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Smile: Five Virginia cities make list of happiest in the U.S.

Rebecca Barnabi
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If location is the secret to happiness, then WalletHub reveals the secret in its report on 2023’s Happiest Cities in America.

March 20 is International Day of Happiness and 83 percent of American adults feel stressed by inflation.

The personal finance website compared more than 180 of the largest American cities across 30 key indicators of happiness to get the results for 2023’s Happiest Cites in America. Data includes depression rate, income-growth rate and average leisure time spent per day.

The happiest city in the United States is Fremont, Calif., followed by San Jose, Madison, Wis., Overland Park, Kansas and San Francisco. Columbia, Md. is no. 7, Chesapeake, Va. is no. 59, Virginia Beach is no. 63, Orlando is no. 75, Norfolk is no. 127, Newport News, Va. is no. 140, Baltimore is no. 150 and Richmond is no. 154.

The lowest depression rate, 11.90 percent, is in Fremont, Calif., which is 2.5 times lower than the highest, 30.10 percent, in Huntington, W.Va. The lowest number of suicides per 100,000 residents is 4.93 in Newark, N.J., which has 7.9 times lower the rate in Casper, Wyoming, the city with the highest at 39.05.

Experts provided WalletHub with tips for individuals who are unhappy with their careers.

“Career transitions are a little more difficult than job transitions given the potential need for new skill development/training to enter a new career,” Dev Dalal, an associate professor at the University of Albany said. “An initial consideration one could take is to consider taking advantage of potential on-the-job training, continuing education, and/or other professional development opportunities offered through one’s current employer. This could include tuition reimbursement for coursework to transition to careers. Likewise, one might consider engaging in some job crafting, if possible, to make one’s current work more engaging and/or satisfying.”

Dr. Sherry Hamby, Distinguished Research Professor of Psychology at University of the South, Director of Life Paths Research Center, and Founder and Co-Chair of ResilienceCon, said it is good to explore options, even if you find out the grass may not be greener on the other side.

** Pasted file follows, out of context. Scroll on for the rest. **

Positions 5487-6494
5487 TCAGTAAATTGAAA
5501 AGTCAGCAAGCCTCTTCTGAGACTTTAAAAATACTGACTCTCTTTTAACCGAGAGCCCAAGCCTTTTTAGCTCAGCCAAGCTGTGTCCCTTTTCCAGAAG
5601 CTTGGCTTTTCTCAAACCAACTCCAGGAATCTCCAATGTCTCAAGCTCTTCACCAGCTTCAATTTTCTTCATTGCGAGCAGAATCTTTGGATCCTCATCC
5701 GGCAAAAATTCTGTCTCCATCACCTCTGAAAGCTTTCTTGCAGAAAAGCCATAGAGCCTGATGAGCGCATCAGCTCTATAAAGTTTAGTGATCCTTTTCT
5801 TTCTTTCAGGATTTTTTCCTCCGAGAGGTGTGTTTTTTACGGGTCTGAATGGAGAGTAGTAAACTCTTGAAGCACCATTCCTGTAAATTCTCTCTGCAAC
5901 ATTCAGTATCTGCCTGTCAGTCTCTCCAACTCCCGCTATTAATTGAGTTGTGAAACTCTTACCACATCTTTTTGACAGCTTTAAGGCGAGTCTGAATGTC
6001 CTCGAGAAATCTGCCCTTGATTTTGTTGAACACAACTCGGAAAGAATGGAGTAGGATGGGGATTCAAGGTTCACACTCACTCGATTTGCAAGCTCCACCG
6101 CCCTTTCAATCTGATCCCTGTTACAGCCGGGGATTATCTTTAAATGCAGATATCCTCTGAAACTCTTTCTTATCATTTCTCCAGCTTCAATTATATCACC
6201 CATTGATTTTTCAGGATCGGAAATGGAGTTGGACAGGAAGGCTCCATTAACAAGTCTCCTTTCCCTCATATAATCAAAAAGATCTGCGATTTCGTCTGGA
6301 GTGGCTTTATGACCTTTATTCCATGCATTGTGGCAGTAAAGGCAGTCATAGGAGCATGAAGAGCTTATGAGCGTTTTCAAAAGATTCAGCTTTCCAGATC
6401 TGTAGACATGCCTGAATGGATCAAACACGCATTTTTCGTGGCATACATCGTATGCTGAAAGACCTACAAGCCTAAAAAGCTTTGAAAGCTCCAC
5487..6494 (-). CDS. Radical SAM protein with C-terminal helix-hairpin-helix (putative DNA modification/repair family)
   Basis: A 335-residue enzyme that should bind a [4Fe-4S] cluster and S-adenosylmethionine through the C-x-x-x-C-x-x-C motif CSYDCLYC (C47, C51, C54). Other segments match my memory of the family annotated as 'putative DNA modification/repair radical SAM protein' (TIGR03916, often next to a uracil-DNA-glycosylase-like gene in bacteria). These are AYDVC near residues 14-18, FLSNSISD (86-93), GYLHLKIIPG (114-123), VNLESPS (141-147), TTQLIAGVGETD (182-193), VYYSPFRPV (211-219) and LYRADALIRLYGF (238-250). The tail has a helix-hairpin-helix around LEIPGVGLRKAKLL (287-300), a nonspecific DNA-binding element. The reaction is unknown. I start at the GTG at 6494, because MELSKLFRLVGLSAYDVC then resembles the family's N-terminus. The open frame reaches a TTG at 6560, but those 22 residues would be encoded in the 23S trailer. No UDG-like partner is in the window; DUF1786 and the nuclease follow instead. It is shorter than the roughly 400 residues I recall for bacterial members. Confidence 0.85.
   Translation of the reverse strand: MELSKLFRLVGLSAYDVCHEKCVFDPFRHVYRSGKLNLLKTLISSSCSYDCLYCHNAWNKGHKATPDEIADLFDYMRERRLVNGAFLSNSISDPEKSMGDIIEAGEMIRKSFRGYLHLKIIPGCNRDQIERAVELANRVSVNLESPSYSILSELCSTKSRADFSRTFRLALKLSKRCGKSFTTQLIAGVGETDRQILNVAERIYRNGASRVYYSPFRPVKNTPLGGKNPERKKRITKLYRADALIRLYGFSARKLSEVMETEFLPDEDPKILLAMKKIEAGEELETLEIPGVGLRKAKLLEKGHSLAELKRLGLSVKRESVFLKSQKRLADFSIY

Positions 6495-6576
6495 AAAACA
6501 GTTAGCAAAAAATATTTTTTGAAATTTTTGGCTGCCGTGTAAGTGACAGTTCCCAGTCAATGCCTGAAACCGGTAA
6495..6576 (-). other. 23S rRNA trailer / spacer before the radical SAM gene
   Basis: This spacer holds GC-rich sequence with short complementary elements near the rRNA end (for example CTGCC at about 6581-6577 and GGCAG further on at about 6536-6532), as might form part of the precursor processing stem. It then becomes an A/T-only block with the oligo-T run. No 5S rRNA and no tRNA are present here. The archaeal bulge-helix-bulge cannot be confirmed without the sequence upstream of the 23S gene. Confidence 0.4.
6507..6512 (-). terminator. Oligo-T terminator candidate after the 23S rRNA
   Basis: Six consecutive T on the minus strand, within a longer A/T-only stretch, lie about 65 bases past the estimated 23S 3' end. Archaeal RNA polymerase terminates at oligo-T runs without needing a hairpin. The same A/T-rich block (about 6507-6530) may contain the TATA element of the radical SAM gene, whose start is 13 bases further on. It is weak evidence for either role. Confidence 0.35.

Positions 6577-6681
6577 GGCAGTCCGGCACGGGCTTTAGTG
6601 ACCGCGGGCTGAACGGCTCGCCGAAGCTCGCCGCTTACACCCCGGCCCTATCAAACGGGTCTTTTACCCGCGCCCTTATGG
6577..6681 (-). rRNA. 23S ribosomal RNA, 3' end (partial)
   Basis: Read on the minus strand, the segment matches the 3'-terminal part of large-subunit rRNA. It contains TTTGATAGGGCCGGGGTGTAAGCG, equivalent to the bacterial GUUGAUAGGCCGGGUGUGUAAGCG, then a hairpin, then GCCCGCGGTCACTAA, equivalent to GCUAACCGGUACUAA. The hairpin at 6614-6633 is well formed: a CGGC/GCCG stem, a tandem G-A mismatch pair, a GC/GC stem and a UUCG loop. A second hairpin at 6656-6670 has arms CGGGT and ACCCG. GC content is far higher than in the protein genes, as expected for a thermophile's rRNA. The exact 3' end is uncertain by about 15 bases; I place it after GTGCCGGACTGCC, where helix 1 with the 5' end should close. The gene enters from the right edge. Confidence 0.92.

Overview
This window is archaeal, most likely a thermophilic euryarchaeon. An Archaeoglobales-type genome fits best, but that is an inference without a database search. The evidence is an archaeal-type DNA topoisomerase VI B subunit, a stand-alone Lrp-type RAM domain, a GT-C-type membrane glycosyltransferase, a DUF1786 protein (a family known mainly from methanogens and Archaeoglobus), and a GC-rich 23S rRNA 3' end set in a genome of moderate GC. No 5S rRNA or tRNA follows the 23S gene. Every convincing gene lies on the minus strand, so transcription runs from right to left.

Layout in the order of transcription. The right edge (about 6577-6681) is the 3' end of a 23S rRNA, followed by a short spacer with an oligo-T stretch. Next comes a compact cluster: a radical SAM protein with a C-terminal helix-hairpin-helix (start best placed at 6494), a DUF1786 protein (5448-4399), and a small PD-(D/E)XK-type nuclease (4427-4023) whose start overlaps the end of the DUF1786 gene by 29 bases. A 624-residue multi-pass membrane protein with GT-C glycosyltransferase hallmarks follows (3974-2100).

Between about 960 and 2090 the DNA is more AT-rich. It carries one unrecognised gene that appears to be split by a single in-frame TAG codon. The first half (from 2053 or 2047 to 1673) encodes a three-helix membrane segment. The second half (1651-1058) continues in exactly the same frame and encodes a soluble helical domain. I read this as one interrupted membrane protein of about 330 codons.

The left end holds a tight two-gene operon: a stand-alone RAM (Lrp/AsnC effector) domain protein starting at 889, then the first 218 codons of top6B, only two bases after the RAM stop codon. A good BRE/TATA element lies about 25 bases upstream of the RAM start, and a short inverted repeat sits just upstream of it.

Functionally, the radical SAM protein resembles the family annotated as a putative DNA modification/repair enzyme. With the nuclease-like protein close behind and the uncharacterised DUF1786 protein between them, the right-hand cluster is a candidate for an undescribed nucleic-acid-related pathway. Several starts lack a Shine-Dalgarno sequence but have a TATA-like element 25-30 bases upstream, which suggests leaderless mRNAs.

“There are a lot of great online resources for people who are thinking about making a switch or want to learn how to translate their job experience into a description of skills that would apply to other settings,” Hamby said.

So, how much does where you live influence happiness?

“A lot! Some places are just happiness-inducing places, with lots of sunlight, nature and culture” Dr. Stacey N. Doan, Associate Professor and Director at the Berger Institute for Individual and Social Development, Claremont McKenna College, said. “However, recent research suggests also that it is not about the place, but the match between the place and who you are as a person! If your values are more in line with the values of the culture of that town, or neighborhood, you are more likely to be happy.”

Hamby said where you live makes a difference, but is probably not as big of a factor as personal and family influences.

“Places with more resources — whether these are natural resources like beaches and mountains, cultural resources like museums and theaters, or essential resources like health care and transportation — tend to have happier people than other places,” Hamby said.

Dr. Sara Langford, an associate professor at California State Polytechnic University, Pomona, said money cannot buy happiness, “but poverty can put a large down payment on misery. No doubt having the financial means to meet your basic needs, as well as a few wants, can lead to greater happiness. If your finances pay the bills and allow you to enjoy activities that bring you joy, that will absolutely increase happiness. One ‘want’ that really increases happiness is to buy back your time (e.g., hiring someone to do tasks that would just stress you out). On the other hand, if the increase in finances results in a commensurate loss of personal time to enjoy the finances, it will not do much for your happiness to have that extra money. Once you can meet your needs (rent, healthcare, transportation, food, contribution to the retirement account, etc.) as well as a few wants (time and money for activities you find fulfilling), additional money does not really have an impact. For those ‘extra’ funds, giving away to those in need can ‘buy’ more personal fulfillment and happiness than expensive homes, vehicles, collectibles, etc. can.”

Hamby agreed that money does not much happiness, but buys freedom from unhappiness and stress.

“You can solve a lot of problems and daily hassles by throwing money at them. Everyone needs to have their basic needs met in order to be consistently happy. However, once people get their basic needs met, money makes much less difference in their overall happiness. Beyond meeting basic needs and getting into a middle-class lifestyle, it also starts to matter more what you do with it. For happiness, it is far more important to have a strong sense of purpose and to find some way to give back than it is to be rich,” Hamby said.

Rebecca Barnabi

Rebecca Barnabi

Rebecca J. Barnabi is the national editor of Augusta Free Press. A graduate of the University of Mary Washington, she began her journalism career at The Fredericksburg Free-Lance Star. In 2013, she was awarded first place for feature writing in the Maryland, Delaware, District of Columbia Awards Program, and was honored by the Virginia School Boards Association’s 2019 Media Honor Roll Program for her coverage of Waynesboro Schools. Her background in newspapers includes writing about features, local government, education and the arts.